I would imagine that in this day and age most people are using a navigation app on their phones to find their way around unknown spaces. I always do. What a great addition to the restfulness of my vacations has been the advent of Google Maps! No more bulky paper maps folded over awkwardly in order to see where you are going! My destination always seemed to rest at the worn-out fold on the map I was using. Some people still use maps, I suppose. I heard recently, in fact, that we should keep maps in our cars so that if there is a satellite or other failure, we won’t get completely lost. Anyway, not everyone has a cell phone or GPS system in their car, so the opportunity to direct a lost person through a rolled-down window at the side of the road has not disappeared entirely and never will.
Today, I was stopped by some ladies that had gotten themselves completely turned around while trying to find a particular store. From their starting point, they had driven as far north as they should have driven south. I knew the moment I caught sight of the slowly opening window of the rolling-to-a-stop car—they were lost.
Saying, “Oh, why don’t you have a cell phone?” would not have been helpful at that moment. I know that’s the first thing that comes to mind—since it came first to my mind, too—but saying things like that to people is not kind. One should put oneself in the place of the hearer and respond helpfully. Think about what you are saying and how it will sound. Questioning how the person got into the problem is the same as criticizing them. Criticizing someone who is already in a bind will more than likely not equip that person to do better next time.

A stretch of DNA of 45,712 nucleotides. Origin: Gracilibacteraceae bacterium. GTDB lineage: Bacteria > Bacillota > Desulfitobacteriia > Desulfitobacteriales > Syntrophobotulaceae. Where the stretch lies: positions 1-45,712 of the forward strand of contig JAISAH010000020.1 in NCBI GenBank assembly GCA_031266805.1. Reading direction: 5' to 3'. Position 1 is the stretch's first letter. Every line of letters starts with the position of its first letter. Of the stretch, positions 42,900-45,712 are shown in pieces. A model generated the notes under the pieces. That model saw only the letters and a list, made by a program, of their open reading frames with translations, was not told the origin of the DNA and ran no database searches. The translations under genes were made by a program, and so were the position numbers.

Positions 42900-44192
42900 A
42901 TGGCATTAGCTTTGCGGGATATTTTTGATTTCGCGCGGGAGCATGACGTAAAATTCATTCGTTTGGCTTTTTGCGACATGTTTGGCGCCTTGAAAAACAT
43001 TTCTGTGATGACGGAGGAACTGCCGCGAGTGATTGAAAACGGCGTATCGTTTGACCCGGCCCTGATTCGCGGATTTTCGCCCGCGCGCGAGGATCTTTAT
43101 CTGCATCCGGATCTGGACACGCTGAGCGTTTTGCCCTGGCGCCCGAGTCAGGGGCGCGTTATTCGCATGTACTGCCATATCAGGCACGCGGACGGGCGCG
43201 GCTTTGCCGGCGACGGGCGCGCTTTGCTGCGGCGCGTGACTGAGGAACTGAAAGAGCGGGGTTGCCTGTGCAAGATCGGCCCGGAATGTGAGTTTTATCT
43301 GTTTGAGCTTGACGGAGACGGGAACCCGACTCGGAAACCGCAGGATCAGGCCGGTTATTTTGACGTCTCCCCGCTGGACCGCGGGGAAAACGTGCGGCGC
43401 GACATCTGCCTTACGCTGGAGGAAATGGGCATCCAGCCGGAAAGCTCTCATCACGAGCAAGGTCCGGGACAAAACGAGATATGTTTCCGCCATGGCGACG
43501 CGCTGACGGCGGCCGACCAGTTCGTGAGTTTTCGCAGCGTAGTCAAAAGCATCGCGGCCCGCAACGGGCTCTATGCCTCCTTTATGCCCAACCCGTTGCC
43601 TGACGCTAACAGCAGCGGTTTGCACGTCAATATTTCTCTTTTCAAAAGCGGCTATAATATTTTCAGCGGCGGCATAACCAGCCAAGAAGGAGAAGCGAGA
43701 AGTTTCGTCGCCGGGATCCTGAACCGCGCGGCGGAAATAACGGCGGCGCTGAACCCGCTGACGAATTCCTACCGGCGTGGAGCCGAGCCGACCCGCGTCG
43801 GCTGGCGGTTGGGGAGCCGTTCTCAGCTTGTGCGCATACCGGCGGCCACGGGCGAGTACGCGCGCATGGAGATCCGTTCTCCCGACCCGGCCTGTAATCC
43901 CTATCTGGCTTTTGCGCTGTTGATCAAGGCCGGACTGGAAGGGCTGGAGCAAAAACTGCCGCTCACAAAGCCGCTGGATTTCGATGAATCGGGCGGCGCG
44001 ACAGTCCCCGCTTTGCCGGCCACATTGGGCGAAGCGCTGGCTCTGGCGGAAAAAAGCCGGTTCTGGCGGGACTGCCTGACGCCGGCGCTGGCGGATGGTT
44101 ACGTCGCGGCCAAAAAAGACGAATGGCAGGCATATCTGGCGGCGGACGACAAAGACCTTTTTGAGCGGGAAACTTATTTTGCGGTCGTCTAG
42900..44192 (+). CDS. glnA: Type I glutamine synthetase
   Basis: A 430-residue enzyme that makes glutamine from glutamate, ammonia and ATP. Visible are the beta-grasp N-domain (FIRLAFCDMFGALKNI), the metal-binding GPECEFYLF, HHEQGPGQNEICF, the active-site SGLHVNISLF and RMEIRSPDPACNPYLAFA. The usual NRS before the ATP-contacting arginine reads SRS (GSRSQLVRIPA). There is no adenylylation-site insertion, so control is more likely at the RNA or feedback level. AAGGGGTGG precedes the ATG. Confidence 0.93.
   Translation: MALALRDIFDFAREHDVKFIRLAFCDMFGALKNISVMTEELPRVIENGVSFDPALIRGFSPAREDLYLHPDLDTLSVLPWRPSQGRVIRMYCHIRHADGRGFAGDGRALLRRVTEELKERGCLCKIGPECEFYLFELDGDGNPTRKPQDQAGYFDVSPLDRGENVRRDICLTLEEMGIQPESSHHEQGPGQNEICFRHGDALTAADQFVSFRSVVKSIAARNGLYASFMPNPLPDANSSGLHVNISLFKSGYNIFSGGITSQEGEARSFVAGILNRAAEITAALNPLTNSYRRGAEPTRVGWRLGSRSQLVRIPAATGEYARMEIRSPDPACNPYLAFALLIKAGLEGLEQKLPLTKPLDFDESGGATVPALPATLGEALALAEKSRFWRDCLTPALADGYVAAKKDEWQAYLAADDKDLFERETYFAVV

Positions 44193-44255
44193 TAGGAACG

Criticizing people as technological neophytes probably will undermine their confidence. Confidence is needed for people to take steps that are new and unfamiliar. A put-down added into such conversations is nothing more than a self-aggrandizing dig that says, “I know more than you. You are less than me.” A lot of people don’t even realize they dish out such put downs; a lot, don’t seem to care. Some people even seem to like adding that little dig.
If you feel like you need to add a dig into a conversation with someone who already feels badly because they are lost or are having some other technical problems, then you need to realize that such reactions are not helpful and are not very kind. I doubt whether anyone really likes to be told that they are old-fashioned or behind-the-times technologically. Whether the person lacks modern technology or knowledge because they don’t have money for it or because they lack the confidence or understanding to acquire it, putting them down will not help them modernize or feel enough confidence to face the multitude of complexities in growing a technological skillset for using new devices and platforms.
Helping someone who needs help finding their way is the kind thing to do, even if you think they could find a better way to get around. You may be lost some day and they might help you.